sends repeated electronic communications in a manner reasonably likely to harass, annoy, alarm, abuse, torment, embarrass, or offend another.
Texas law is specific in defining whether a communication is obscene.
According to Texas Penal Code, Section 42.07(b)(3), “Obscene” means containing a patently offensive description of or a solicitation to commit an ultimate sex act, including sexual intercourse, masturbation, cunnilingus, fellatio, or anilingus, or a description of an excretory function.
One of the most common scenarios where a citizen of Tarrant County is charged with harassment is when someone claims they are being harassed by text messages.
Can Electronic Communications Be Considered Harassment In Texas?
Due to the increased use of smart phones, electronic devices and internet messaging apps, harassment charges have become a common criminal charge in Tarrant County, Texas. However, there if have been some recent changes to how the Texas criminal courts and appellate courts treat electronic communications compared to other communications.
The most common form of electronic communications that have been used to establish harassment charges have been social media messages, posts, messaging through applications or text messages. Until recently, sending an alleged victim repeated messages through an electronic communication method could be used as probable cause for an arrest – IF it can be shown that the messages were sent with the criminal intent to annoy or alarm the alleged victim.
However, recent Texas Court of Appeals decisions have limited the use of electronic communications for use as a basis for a harassment or stalking charge. In fact, recent Texas Appellate Court decisions have determined that electronic communication are protected speech under the Constitution. The United States Constitution has First Amendment provisions protecting the limitation of free speech.
The court seemed to focus on the fact that speech received from electronic means can be limited by the recipient. If you are receiving text messages, you can block the sender; if you are receiving messages through an application or an email message, you can block their email, unfriend them or cancel the application. Specifically, the court stated that electronic messages are protected speech under the First Amendment UNLESS they are threatening messages.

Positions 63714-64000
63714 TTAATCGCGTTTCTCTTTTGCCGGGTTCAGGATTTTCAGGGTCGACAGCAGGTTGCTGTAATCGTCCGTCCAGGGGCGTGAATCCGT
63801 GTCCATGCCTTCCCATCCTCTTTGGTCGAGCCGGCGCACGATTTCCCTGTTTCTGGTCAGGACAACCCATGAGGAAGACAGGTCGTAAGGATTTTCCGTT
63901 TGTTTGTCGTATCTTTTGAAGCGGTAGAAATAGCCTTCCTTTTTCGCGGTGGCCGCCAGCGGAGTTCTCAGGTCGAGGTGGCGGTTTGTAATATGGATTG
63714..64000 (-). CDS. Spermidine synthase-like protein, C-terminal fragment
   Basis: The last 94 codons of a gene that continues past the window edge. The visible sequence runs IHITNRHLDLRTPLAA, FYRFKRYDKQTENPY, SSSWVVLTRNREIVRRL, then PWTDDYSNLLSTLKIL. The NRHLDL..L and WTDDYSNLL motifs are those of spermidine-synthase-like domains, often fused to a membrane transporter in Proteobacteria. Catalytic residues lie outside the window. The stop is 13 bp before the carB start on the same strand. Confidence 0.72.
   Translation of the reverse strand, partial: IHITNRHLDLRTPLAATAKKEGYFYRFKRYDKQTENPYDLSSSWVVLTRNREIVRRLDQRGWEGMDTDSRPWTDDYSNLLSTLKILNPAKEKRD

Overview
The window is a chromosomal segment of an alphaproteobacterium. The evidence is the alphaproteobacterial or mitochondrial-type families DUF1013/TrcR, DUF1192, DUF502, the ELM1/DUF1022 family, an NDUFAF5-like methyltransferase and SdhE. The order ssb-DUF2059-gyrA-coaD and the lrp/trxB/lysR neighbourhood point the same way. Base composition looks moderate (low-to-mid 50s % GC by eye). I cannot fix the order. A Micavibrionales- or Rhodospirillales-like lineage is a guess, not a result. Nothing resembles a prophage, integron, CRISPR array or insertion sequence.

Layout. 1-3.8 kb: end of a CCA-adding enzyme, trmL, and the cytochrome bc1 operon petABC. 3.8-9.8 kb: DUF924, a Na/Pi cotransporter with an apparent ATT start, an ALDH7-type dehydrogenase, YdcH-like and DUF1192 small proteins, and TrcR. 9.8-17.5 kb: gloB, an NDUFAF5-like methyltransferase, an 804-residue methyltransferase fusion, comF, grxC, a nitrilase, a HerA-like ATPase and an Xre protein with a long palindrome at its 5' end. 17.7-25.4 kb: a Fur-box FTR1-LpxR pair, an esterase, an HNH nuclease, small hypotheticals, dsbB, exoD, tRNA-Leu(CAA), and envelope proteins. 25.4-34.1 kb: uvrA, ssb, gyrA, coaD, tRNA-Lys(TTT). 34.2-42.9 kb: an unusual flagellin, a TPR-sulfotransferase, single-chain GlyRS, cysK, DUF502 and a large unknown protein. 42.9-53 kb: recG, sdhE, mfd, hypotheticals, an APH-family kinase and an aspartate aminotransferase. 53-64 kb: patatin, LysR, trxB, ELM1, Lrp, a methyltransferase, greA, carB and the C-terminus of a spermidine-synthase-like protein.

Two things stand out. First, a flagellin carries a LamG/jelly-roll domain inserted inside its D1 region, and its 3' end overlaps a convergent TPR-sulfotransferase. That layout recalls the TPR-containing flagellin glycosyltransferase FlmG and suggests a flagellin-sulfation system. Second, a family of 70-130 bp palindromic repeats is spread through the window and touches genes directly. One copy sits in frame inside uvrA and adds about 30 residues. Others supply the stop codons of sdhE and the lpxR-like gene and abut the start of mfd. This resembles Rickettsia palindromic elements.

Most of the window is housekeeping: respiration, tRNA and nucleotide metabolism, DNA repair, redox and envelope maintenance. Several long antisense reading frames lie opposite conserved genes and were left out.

How Does Texas Harassment Law Define “Threatening” Communication?
First, it is critical to remember that the State of Texas always maintains the burden to prove beyond a reasonable doubt that any communication was “threatening.” Failure to meet this burden of proof by the government, will result in not guilty verdict at a criminal jury trial.
In order for the prosecution to meet their burden, they would have to look at the context of the messages to determine if they are overtly threatening. A message that is vague and ambiguous as to its threat, will pose a challenge for the prosecutor to prove their case. Most threats, in order to be proven in trial, will need to be specific to the alleged victim and specific enough to make it clear the threat was credible as to time and place.
This is precisely why you need the best team of Fort Worth harassment lawyers analyzing each electronic communication to determine if the State of Texas can meet its burden of proof against you in trial.
It is important to understand that the decision to arrest someone for harassment can be based upon the subjective opinion of the alleged victim. It is critical that the facts of your case be investigated by an experienced and aggressive criminal attorney so that an objective determination as to whether the elements of harassment can be proven beyond a reasonable doubt.
Can You Go To Jail For Harassment In Texas?
If you are a first-time offender, the crime of harassment is classified as a Class B misdemeanor, punishable by a term in the Tarrant County jail of up to 180 days and up to a $2,000 fine.